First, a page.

Read Making Meetable Easier to Install by Aaron PareckiAaron Parecki (Aaron Parecki)
I've been working towards making Meetable more useful to others by making it easier to configure and deploy. I took a few shortcuts during the initial development that let me finish it faster, primarily by offloading authentication and image resizing to external services. While that's great for me, ...
I like the idea of the microformats web extension. I suspect it could do with an update to microformats v2 though. The idea of being able to parse a page and add contact information or events directly to my address books or calendars is pretty awesome.

I could also appreciate it parsing a page and allowing me to use an h-card to quickly create a follow post and automatically add a page’s feed to my feed reader.

Replied to a tweet by Allie Nimmons (your friendly neighborhood pain in the ass)Allie Nimmons (your friendly neighborhood pain in the ass) (Twitter)
This was an inspiring question to me, so I thought I’d spitball a few ideas for doing this in an IndieWeb way. Personal events like this are an excellent use case with respect to personal websites!

I had thought of doing some of this ages ago to own this sort of great nostalgic data on my own website. Sadly I couldn’t get it up due to other work commitments. I now really wish I had.

At the moment, the only direct wedding-related page on the IndieWeb wiki is a snarky definition for engagement. When I’m done, I’ll create a stub for wedding with the following brainstorm.

Of course if you’re looking for general inspiration, the prior artwork of Pinterest, various registries, and other wedding sites will naturally be useful. But I think there are a number of IndieWeb building blocks that can be leveraged to accomplish a lot of what these sites do.

I think if I were doing it today, I’d meld some of the work from bookmarks and photos to create a Pinterest-esqe post type (probably by extending the Post Kinds Plugin, maybe with a custom wedding type with a custom display).

There is lots of prior art on the registries front on the wiki under wish or wish lists. To goose things a bit, I’d definitely add referral links from places like Amazon.com, etc. and use the money either to make a donation to a charity in honor of the event or to defray honeymoon costs. If you want to encourage direct donations or funding mechanisms, there’s also some interesting prior art at the payment wiki page.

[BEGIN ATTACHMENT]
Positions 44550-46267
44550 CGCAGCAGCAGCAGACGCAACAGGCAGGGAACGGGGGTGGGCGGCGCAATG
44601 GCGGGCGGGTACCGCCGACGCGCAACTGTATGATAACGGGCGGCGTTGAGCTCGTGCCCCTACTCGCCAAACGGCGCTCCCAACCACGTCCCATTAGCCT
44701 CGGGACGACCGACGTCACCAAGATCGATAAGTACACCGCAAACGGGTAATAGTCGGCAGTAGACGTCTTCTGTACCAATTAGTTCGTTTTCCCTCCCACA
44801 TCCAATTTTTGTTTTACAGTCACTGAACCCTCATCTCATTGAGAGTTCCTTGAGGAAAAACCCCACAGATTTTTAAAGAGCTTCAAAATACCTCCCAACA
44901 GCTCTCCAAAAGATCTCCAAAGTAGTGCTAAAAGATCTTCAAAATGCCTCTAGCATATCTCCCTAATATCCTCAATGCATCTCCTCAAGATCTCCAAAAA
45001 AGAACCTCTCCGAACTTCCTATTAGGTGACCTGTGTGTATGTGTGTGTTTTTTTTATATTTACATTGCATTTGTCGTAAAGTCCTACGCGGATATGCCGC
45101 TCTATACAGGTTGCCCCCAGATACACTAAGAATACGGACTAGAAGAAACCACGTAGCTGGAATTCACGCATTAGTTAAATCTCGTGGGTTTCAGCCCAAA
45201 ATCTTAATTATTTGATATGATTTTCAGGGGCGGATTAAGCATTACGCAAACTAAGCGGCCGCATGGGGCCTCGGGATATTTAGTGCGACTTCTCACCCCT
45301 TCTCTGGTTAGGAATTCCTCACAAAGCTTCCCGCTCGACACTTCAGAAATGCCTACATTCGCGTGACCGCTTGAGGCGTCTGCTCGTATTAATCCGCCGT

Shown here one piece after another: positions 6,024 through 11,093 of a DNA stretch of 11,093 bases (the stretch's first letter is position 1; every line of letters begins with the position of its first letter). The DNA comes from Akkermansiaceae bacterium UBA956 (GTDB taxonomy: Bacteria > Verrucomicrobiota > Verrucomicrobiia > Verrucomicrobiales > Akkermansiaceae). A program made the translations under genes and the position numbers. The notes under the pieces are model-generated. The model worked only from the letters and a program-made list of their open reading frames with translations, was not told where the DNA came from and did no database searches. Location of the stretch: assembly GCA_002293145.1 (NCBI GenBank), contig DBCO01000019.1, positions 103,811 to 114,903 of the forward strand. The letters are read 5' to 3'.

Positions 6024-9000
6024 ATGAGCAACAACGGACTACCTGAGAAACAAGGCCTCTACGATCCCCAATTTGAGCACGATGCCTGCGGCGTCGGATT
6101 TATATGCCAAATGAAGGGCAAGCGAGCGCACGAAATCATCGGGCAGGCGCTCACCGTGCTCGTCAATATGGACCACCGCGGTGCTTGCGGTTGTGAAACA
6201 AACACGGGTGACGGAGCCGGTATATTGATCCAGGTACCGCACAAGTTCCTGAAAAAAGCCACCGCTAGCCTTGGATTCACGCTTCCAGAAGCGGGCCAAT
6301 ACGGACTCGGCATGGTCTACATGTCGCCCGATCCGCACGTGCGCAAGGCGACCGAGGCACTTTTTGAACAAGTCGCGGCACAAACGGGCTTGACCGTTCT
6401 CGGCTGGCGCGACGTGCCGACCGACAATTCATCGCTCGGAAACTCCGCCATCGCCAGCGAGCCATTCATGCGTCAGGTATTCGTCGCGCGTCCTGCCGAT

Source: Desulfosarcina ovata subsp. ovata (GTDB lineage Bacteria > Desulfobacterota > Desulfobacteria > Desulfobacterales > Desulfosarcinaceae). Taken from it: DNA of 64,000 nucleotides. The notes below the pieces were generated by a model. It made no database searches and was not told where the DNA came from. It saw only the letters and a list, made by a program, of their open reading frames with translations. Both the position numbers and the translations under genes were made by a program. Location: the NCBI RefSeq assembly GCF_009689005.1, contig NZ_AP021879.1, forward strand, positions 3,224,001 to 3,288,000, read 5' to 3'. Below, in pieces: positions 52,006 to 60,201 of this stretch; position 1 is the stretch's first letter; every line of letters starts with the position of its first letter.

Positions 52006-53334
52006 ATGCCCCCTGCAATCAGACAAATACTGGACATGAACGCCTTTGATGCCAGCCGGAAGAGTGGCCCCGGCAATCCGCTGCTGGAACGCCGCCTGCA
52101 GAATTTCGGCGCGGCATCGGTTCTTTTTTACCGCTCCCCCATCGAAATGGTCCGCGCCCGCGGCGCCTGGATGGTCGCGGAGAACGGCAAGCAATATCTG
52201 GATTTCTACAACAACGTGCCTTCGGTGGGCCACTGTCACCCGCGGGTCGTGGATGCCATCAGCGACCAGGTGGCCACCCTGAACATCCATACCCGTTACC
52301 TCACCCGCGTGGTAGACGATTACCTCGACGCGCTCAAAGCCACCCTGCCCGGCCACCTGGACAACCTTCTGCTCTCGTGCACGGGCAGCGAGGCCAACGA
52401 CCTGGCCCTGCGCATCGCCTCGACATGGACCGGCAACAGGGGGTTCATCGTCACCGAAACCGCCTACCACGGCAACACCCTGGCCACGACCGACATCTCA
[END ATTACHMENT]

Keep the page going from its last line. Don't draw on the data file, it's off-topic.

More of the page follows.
Now that the IndieWeb has some very solid support for events and RSVPs, I might even try doing an online wedding invitation and collecting RSVPs. I’ve recently seen Jacky Alcine’s website leveraging CommentPara.de to connect to Quill for comments/replies, and it would be cool to get Quill to also add RSVP functionality to allow those without their own websites to RSVP using the non-anonymous functionality in CommentPara.de. I suspect that since many people have trouble getting RSVP functionality into their sites, that Aaron Parecki might be Tom Sawyered into providing that functionality as a quick and easy win for the broader community. (I’m not immediately aware of any other Micropub tools that do RSVPs though I may be wrong.) Of course potentially expanding it with meal options would be a lovely bonus so people can choose meat/vegetarian/other options. I’ll also mention that gRegor Morill has been tinkering with RSVPs using Webmention on Twitter. As a minimal fallback, you can also allow people to respond directly in the built-in commenting system in WordPress, but if you’re going to do it…)

The biggest piece that would be fun to figure out would be to see how to get things set up to receive social media related wedding photos of the pre-, during, and post-event stuff back to my website from friends and family. Using Brid.gy with Twitter to pull back photos that tag your twitter user name is fairly straightforward, but I’m not sure that services like Flickr or Instagram may work as easily. This may require some thought and programming, but being able to backfeed social photos to your site or even providing friends and family a serviceable photo upload functionality to your site so you can document and keep photos from the event in real-time would be a cool win and could likely be a great feature for any event-related website to have built in or widgetized. It’s usually weeks or months for paid wedding photos to show up and it’s generally a big hassle finding all the online social photos, much less keeping copies of them, so having this could be both fun and useful, particularly for looking back on the event years later. 

Naturally, being a WordPress person, I’m sure there may be some interesting prior art in the plugin repository, but I think it would be far cooler to IndieWebify this sort of data and functionality for the broader world.

Depending on the wedding date, this general topic (even for other non-wedding related events) would be an awesome one to look at and explore during an upcoming IndieWebCamp. Perhaps someone is up for it at San Francisco this weekend? (I suspect they’ll have some good live-streaming options for those who aren’t local.)